I’d like to introduce Melina Druga, author of Angel of Mercy, an historical fiction novel set during the first world war. Melina is a freelance journalist, nonfiction author (with an historical fiction novel in progress) and history enthusiast. Her focus is on the period 1890-1920 with a particular interest in WW1 and how the war changed the lives of ordinary people.
My mother was diagnosed with ovarian cancer in 1999 aged 72 and died shortly afterwards as it had spread. I went to my doctor and asked if I could have some sort of screening. Despite the fact there was no other family history of any type of cancer, my doctor agreed. So, each year I went for a CA125 blood test and an ultrasound scan (internal and/or external). They found that I had a cyst on one ovary but it was a normal cyst. So every year, I went and everything seemed fine and the cyst remained normal – but had grown over the last couple of years. No-one seemed concerned and thought it would go down as I am now post-menopause (59 now).
I had a very difficult birth with my only child 24 years ago, so when I first suspected I had a prolapse problem some 7 years ago, I hoped and hoped that it would just “go away”, hence the reason I lived with it for so long. I visited my GP 2 years after I realised things were not right. She diagnosed a bowel prolapse.
I’d like to introduce Sonia Frontera, author of Solve the Divorce Dilemma: Do You Keep Your Husband or Do You Post Him on Craigslist? Sonia draws from her education and vast personal and professional experience as a wife, attorney and empowerment trainer, to bring women a message of hope, possibility and joy. Sonia is a family attorney with a private practice in New Jersey.
I had my total hysterectomy recently. As far as the hysterectomy is concerned all went really well. Op stayed keyhole as planned and I seemed to be doing well. That is until the morning after when they removed my catheter and I went for my first pee.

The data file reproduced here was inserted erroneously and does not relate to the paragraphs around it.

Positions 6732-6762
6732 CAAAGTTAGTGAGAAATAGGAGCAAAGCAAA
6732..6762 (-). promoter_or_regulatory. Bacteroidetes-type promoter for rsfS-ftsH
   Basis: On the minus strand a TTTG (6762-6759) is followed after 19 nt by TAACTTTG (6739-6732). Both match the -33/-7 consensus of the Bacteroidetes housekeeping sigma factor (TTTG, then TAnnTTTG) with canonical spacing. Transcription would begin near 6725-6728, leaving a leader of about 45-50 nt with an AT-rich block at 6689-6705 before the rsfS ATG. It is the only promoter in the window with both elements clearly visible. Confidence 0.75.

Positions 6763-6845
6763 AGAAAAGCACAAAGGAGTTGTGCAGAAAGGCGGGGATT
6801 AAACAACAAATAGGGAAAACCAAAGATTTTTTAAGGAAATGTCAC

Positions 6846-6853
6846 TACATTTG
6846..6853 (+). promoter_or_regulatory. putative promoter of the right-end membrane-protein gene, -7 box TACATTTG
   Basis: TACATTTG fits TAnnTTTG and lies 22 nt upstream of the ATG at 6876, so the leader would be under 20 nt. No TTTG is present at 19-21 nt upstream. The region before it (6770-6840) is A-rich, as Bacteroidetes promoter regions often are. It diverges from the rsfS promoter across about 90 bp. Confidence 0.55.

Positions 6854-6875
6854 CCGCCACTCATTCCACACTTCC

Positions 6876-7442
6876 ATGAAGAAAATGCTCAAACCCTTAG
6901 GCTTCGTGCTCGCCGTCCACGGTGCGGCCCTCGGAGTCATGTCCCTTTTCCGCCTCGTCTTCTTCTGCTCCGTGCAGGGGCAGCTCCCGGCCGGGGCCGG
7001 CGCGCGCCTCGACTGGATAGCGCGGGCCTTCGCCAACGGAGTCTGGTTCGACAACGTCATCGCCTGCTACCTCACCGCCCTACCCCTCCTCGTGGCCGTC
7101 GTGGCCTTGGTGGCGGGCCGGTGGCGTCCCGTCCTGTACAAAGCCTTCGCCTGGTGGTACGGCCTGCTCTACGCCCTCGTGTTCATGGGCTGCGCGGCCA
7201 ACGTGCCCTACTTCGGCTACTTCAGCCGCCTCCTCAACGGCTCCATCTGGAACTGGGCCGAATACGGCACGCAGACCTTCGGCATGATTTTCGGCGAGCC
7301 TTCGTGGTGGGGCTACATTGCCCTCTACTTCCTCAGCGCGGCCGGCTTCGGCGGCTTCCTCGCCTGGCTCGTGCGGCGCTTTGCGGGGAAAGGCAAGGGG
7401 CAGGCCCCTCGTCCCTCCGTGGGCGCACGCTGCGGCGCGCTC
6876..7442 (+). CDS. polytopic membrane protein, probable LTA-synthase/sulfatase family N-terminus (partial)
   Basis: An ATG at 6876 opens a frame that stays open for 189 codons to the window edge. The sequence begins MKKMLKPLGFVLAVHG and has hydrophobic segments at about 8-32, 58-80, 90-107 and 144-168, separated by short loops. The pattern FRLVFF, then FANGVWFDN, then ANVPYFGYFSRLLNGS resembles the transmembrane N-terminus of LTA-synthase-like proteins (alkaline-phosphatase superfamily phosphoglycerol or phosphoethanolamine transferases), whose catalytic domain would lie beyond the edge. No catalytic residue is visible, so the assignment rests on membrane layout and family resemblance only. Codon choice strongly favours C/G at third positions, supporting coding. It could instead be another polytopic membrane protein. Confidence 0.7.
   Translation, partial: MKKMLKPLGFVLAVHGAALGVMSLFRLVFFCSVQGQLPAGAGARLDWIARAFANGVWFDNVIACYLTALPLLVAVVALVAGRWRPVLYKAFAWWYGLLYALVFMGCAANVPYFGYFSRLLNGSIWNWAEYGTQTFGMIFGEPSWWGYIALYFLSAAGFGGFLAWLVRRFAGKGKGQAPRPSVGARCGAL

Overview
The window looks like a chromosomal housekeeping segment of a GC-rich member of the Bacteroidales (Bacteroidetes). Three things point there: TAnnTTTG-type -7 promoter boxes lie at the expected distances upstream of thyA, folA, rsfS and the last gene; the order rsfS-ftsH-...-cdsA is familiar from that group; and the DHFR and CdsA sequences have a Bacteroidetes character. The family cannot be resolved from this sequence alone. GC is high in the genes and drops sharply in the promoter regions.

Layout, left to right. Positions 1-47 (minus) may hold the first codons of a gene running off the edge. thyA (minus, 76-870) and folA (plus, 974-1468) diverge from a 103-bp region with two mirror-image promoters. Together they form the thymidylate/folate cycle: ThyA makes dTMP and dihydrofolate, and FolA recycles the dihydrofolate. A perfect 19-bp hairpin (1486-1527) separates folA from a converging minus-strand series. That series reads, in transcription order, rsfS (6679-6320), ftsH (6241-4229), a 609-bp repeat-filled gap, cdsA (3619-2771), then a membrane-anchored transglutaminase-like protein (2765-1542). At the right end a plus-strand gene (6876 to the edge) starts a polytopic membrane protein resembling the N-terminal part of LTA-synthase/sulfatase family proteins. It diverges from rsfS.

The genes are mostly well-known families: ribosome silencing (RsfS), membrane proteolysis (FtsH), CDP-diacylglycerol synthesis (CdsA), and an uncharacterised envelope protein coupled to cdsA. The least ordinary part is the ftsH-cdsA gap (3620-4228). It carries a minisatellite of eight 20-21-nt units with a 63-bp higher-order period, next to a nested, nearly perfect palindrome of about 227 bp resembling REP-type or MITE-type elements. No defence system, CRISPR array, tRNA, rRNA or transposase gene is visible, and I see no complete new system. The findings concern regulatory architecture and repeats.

One of the most confusing things after a hysterectomy is how to handle strange or uncomfortable symptoms that persist – especially once you’ve been told you’re all healed up.
I have suffered from heavy periods all my life. A couple of years ago, as I reached 50, my periods became almost endless, flooding and very painful. After trying the pill, tranexamic acid, iron tablets and a host of other things, and having anaemia for months I opted for an ablation. The ablation failed and I was left with heavier bleeding and more pain.
I’d like to introduce Leslie Handler, author of Rat’s, Mice and Other Things You Can’t Take to the Bank. Leslie describes herself as ‘a late bloomer’, meaning she was born at the tail end of the boomer generation. She writes memoirs and personal essays about her experience and observations of life.
I am a worrier (a phrase that you will see later became relevant !) – it’s in my nature, so you can imagine what something as significant as a sub-total abdominal hysterectomy did to the worrying part of my brain.